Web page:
Irresponsible pet play time can lead to long-term environmental impacts

Tuesday, July 6, 2021


Many of us enjoy playing fetch with our four-legged best friend at the park. However, irresponsible pet play time can lead to long-term environmental impacts. 

Just as it’s important to pick up pet waste to prevent poop from entering our lakes and streams, it’s important to properly retrieve and dispose of pet toys — especially plastic and rubber pet toys. 

A concerned park visitor recently posted a video showing a significant amount of pollution in the Sammamish River, most of it being abandoned tennis balls and dog toys found downstream of the Marymoor off-leash dog park in Redmond.

The issue isn’t confined to the Sammamish River alone; it has been documented in several other states and water bodies as well. 

Over time, the felt on tennis balls, comprised mostly of acrylic and nylon fibers, breaks down and releases microplastic fibers into the environment (Cross and Lindsey, 2007; Praminik et al., 2020).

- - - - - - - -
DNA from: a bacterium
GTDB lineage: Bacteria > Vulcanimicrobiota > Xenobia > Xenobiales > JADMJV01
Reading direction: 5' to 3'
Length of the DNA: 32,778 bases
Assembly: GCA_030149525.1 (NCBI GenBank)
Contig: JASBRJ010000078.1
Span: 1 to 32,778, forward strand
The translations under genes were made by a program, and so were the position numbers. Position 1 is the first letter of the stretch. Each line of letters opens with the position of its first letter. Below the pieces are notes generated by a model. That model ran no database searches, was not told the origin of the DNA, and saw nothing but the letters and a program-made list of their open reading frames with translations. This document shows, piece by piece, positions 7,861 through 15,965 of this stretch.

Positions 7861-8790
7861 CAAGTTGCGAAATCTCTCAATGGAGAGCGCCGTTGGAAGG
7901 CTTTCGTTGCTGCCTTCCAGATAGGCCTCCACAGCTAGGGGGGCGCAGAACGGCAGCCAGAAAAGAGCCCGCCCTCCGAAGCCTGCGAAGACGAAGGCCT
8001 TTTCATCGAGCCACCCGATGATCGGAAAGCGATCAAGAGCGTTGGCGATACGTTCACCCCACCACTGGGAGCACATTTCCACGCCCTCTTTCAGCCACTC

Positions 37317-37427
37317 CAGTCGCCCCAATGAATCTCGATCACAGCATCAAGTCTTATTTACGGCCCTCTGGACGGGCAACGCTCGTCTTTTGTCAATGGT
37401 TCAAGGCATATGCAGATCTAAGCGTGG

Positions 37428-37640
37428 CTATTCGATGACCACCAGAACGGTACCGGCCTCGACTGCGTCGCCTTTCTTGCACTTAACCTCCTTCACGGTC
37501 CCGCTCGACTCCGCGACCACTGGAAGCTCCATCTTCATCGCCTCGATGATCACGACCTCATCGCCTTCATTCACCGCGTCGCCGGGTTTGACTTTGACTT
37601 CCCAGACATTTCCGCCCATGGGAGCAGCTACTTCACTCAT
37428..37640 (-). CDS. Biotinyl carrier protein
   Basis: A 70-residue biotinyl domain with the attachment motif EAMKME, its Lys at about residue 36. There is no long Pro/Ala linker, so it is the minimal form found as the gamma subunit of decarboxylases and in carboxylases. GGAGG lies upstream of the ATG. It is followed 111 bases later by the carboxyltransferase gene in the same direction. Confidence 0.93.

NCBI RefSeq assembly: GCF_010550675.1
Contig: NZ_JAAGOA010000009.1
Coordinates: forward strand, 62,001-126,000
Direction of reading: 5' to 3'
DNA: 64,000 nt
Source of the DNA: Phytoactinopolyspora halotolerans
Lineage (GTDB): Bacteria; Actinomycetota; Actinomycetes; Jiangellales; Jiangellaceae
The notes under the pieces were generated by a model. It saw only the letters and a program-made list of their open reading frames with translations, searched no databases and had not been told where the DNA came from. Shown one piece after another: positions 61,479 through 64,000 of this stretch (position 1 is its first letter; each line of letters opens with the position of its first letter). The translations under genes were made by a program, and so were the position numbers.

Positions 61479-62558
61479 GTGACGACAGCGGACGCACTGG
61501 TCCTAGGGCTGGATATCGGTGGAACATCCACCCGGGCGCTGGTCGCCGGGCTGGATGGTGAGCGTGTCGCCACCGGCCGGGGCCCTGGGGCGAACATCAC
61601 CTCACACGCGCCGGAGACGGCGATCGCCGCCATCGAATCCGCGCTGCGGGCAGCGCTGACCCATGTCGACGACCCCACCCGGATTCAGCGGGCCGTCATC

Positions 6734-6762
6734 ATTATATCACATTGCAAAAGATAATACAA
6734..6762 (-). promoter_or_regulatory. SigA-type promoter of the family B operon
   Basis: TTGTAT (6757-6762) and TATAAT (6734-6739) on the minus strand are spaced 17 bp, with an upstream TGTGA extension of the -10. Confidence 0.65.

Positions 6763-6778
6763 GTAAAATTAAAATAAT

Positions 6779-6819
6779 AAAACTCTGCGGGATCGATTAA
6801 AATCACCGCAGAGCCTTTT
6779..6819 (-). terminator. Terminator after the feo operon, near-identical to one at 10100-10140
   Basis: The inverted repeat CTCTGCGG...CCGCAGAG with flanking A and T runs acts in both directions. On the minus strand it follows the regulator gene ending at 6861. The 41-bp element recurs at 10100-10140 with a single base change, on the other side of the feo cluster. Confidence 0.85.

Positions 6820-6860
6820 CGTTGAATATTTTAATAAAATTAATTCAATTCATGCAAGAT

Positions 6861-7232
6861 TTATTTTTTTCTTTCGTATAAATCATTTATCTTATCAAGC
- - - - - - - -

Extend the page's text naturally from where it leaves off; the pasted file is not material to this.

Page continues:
The rubber ball and other plastic and rubber toys also break down into macro and microplastics over time, which can have a lasting legacy in sediments and negatively impact wildlife and aquatic organisms (Praminik et al., 2020). 

The best practice for playing fetch on the water is to use environmentally safe toys, such as sticks or toys made with natural, biodegradable materials.

--Story and photo from King County Streams Monitor, Spring 2021



1 comments:

Anonymous,  July 7, 2021 at 9:46 AM  

Now that we have dog owners picking up their toys, can we get industries to back off on plastic in and on everything?? Can we have a source tax to cover the cost of remediation for the damage done everywhere by too much plastic?? How about getting your veggies in hemp bags or bread wrapped in rice paper?

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